School students building careers at Rayglass

Howick College students Nick Mackenzie (17) and Jayden Prentice (16) are building what they hope will be bright careers at top New Zealand boat manufacturer Rayglass Boats.

Jayden -Nick -Kellan

The pair spends the first two days of each week learning a wide variety of practical skills at the world-class boatbuilder in Mt Wellington. The students, two of the first to take advantage of a new School to Work programme, have even been given their own exclusive project.

"We were keen to give Nick and Jayden the opportunity to experience and learn as much as possible while they are with us," says Rayglass CEO Dave Larsen. "We have given them one of our 8.5-metre Rayglass Legend 2800s to restore.

"At the moment, they are responsible for completely stripping the boat (taking out the electronics, the upholstery, even the engine)," he explains. "Then they will rejuvenate the boat inside and out, add the new engine and fittings and complete a totally restored ‘as new’ pleasure boat for one of our customers."

Nick and Jayden, who both grew up around boats and love boating, say they can hardly believe their good fortune.

"I was looking to get into a trade but nothing really interested me," says Nick. "Then this opportunity came along and it is just fantastic. I love coming to work each day and I am learning so much."

Jayden, who built a boat with his father while growing up, agrees. Both say they are keen to take up the offer of a boatbuilding apprenticeship with Rayglass when their School to Work programme finishes at the end of the year.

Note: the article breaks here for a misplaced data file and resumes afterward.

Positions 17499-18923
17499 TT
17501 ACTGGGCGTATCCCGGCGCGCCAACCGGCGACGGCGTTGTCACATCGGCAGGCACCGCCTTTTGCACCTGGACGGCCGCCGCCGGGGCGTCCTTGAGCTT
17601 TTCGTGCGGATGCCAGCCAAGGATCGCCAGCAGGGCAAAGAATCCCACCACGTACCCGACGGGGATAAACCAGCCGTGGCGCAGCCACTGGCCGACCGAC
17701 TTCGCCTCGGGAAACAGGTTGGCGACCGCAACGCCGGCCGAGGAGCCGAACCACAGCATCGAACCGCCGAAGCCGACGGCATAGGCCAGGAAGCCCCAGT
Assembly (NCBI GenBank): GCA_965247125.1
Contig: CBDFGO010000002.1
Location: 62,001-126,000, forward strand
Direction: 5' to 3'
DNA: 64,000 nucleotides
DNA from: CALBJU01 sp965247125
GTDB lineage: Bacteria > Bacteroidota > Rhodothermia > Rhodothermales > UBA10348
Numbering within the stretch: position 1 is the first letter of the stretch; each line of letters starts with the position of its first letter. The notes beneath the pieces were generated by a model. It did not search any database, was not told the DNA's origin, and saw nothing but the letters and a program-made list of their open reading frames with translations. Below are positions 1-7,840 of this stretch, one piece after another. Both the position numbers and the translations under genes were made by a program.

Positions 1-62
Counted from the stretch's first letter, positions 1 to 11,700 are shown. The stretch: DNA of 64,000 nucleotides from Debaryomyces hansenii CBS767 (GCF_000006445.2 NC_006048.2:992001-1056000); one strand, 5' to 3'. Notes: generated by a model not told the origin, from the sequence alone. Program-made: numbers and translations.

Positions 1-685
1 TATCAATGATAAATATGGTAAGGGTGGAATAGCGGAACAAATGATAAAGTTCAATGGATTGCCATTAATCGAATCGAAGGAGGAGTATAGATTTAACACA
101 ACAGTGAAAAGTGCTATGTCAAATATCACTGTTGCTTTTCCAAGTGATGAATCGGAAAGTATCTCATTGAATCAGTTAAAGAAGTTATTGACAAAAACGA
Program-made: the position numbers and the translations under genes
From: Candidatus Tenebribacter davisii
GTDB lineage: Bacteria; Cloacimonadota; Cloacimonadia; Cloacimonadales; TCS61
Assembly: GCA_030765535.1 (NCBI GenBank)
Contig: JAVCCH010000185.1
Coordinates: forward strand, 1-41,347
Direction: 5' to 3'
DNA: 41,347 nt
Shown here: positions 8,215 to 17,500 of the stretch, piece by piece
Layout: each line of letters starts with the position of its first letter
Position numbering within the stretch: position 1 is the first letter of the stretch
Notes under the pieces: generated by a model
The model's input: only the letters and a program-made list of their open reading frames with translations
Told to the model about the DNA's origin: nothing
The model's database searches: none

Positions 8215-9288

Dave Larsen is equally enthusiastic. "Our business is booming and we need more staff," he says. "However, it is often hard to find the right people: people with a good attitude, who love boats and are passionate about what they do. Nick and Jayden tick all the boxes — they are even getting up at 5am to get here on time."

Nick and Jayden were introduced to the School to Work programme and Rayglass Boats by Tracey Eaton, the Schools Transition Advisor for the NZ Marine & Composites Industry Training Organisation.

"School to Work is a great Tertiary Education Commission initiative that allows students to earn credits (to contribute towards their Level 2 or 3 school and apprenticeships) while they are gaining work experience and learning new skills," she says. "We know Kiwi boatbuilders like Rayglass are looking for new staff so we find suitable students, develop an individual learning plan for them and, if it all works out, help them transition into a full time role as an apprentice."

Dave Larsen believes both Nick and Jayden will comfortably make that transition and could be with the company for a long time.

"Most of our staff has been here for 10 years or more and many, like me, started at Rayglass as apprentices. Once they are here full time, we will look to move Nick and Jayden into some sort of leadership role, probably over-seeing the next group of students in the School to Work programme."

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